As announced by U.S Attorney Nick Brown, Tae Young Kim, the final defendant in a scheme to avoid paying tobacco excise taxes to Washington State of $10 million-plus, has been sentenced to 22 months in prison in a United States District Court in Seattle. Kim is aged 45 years, and he hails from Las Vegas in the State of Nevada and owns the company, TK Mac.
The company owned two smoke shops located in Lynnwood and Federal Way, Washington. He evaded paying tobacco excise taxes and falsified statements of his tax returns with Hyung Il Kwon, 48, of Henderson, Nevada. In January 2019, Kim admitted guilt in one count of e-fraud and falsifying tax return statements. Judge James L. Robart, the U.S District Judge, expressed that people should know that evading tax and falsifying tax statements would be punished as it is a crime.
U.S Attorney Nick Brown explained that the tax evasion scheme had been ongoing for years and had robbed the people of millions that would have funded State programs. The use of falsified documents cut the amount of tax they ought to have paid and offered them an unfair competitive advantage against other tobacco retailers. The financial fraud crimes committed are; defrauding the State of tobacco excise taxes and money laundering.
The facts are that between the years 2009 to 2017, the co-conspirators were involved in two schemes to avoid paying tobacco excise taxes to the State. The schemes saw two tribal smoke shops sell tobacco products in large amounts to TK Mac, with most sales paid through cash with TK Mac failing to report these transactions to the State.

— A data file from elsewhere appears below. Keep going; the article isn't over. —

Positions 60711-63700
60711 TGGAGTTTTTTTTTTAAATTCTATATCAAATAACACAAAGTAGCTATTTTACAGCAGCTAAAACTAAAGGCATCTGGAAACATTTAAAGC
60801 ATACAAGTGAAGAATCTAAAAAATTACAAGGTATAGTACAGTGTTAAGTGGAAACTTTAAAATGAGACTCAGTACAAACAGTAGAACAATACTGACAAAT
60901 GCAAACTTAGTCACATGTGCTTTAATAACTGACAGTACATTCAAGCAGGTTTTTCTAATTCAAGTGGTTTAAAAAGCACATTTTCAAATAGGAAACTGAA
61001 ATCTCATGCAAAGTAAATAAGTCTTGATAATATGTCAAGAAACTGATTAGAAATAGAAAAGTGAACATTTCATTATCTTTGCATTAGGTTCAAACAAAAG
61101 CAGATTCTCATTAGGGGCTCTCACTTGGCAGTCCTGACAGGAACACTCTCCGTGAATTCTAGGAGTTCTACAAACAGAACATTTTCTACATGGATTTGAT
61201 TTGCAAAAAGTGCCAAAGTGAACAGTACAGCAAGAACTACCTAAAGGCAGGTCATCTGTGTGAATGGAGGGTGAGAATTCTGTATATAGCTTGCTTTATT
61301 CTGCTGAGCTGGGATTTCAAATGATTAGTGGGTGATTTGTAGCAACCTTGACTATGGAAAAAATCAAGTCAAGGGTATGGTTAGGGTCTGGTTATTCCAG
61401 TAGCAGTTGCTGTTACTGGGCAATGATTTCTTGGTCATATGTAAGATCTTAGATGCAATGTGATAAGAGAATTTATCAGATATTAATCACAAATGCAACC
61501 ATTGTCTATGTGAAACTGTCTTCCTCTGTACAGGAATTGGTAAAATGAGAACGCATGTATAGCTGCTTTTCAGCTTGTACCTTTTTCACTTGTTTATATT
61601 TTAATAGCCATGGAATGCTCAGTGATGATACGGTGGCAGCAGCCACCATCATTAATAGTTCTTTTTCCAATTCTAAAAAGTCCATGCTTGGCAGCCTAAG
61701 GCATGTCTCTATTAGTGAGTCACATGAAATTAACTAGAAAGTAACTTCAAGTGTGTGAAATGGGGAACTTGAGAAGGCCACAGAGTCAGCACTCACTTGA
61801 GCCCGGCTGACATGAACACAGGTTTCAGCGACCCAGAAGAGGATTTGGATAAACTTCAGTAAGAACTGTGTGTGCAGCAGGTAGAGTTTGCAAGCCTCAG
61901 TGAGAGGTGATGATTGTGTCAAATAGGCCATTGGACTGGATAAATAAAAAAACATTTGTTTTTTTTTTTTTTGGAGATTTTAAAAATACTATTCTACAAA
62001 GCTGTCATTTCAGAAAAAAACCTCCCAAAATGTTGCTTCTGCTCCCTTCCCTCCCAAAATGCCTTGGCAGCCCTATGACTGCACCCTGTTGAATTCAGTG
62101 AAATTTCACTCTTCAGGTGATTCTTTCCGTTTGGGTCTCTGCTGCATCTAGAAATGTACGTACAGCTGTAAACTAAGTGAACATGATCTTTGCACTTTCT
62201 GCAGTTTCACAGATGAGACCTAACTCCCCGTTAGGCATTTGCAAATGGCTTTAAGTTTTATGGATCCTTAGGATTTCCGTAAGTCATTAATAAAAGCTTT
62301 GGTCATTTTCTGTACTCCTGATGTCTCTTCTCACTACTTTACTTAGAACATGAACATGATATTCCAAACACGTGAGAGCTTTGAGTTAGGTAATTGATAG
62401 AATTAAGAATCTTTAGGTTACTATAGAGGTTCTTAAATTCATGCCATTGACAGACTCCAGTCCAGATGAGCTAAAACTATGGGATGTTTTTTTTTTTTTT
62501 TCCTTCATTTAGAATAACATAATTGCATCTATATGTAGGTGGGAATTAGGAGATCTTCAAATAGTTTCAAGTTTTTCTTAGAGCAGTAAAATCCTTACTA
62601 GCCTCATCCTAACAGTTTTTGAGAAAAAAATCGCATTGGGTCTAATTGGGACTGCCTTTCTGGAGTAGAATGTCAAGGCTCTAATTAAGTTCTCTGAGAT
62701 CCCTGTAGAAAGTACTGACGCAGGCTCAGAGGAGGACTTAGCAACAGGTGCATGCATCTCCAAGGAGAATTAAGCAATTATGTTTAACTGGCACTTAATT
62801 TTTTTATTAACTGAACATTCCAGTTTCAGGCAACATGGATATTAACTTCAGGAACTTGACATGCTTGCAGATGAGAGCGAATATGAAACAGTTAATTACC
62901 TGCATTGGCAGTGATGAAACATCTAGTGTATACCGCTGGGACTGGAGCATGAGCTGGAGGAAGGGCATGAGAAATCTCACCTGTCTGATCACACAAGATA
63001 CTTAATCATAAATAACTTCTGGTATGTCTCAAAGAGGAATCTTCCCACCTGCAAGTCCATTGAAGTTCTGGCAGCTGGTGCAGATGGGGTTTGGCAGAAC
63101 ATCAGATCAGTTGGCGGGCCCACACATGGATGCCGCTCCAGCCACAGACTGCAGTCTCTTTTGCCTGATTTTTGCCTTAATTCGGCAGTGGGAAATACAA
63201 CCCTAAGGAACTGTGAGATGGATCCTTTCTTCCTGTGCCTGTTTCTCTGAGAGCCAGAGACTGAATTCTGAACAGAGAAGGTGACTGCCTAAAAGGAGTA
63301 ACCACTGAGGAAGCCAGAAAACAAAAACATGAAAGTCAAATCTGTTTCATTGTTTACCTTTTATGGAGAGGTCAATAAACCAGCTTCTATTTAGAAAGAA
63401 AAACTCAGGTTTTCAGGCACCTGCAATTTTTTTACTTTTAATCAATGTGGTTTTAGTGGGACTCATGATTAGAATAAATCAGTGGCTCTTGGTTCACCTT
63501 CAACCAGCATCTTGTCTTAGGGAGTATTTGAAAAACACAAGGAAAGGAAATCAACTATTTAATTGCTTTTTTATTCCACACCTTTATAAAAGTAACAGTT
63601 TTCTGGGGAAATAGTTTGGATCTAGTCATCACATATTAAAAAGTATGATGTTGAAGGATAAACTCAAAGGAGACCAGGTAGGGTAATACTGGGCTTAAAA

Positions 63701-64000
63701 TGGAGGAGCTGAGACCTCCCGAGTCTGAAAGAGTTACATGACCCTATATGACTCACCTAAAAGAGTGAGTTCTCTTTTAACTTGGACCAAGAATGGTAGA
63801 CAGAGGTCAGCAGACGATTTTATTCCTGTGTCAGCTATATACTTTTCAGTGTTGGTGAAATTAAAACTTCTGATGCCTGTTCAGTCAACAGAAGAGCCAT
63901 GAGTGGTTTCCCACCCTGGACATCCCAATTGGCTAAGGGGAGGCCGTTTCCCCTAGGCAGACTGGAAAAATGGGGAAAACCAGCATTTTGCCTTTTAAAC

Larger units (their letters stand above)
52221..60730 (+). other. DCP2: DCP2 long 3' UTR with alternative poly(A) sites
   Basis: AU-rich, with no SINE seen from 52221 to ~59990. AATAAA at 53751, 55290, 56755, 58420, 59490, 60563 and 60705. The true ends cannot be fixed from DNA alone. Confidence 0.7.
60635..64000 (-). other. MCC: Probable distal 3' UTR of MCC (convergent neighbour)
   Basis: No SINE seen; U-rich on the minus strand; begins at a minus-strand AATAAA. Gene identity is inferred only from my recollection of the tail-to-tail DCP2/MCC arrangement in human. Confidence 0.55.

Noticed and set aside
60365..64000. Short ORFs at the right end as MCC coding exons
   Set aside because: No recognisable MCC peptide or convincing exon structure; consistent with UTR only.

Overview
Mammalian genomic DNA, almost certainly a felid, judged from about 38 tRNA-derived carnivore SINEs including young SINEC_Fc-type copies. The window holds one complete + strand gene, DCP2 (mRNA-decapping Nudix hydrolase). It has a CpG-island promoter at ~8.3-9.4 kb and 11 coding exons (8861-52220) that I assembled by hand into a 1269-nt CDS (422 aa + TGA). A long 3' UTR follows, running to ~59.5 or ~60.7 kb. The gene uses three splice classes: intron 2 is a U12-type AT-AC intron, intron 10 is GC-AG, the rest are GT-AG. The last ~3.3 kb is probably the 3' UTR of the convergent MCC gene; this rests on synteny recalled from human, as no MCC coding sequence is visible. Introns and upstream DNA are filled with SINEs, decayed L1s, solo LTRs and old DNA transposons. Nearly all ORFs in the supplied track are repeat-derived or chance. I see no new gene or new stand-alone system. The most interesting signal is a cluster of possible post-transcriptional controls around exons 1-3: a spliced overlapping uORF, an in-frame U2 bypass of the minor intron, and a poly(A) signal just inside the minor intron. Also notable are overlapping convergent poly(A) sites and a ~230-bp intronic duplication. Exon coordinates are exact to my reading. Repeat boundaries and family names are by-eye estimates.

Upon reselling the products in cash, TK Mac had large deposits of cash, which would have then triggered the State scrutiny; therefore, he started engaging in a money-laundering scheme. From 2013 until 2017, TK Mac and the two tribal smoke shops engaged in sham transactions. The two tribal shops would write checks to TK Mac as though they had bought tobacco products from it with cash that TK Mac provided to them. TK Mac would receive an excise tax credit from Washington State, yet no tobacco had changed hands, resulting in the State losing above $10 million.
The Aftermath of the Multi-Million Dollar Scheme
Anthony Edwin Paul, the company’s president who possesses the two tribal smoke shops, was sentenced to pay $5,000, restore $1,764,818, and a 14 months prison term in December 2021. Theodore Kai Silva, who was under Paul’s authority and the executor of this scheme on the shops’ behalf, was placed under probation for four years with six months of house arrest and paid in restitution $25,000.
Kwon was in January 2022 sentenced to a prison term of 26 months, a fine of $10,000, and to pay $5,098,249 to the Washington State Department of Revenue as restitution. The government confiscated above $5 million in cash and assets from Hung Il Kwon and Tae Young Kim. The Judge said that Kim should pay $4,339,407 to the State Department of Revenue of Washington as restitution in February 2022.
Photo by Jp Valery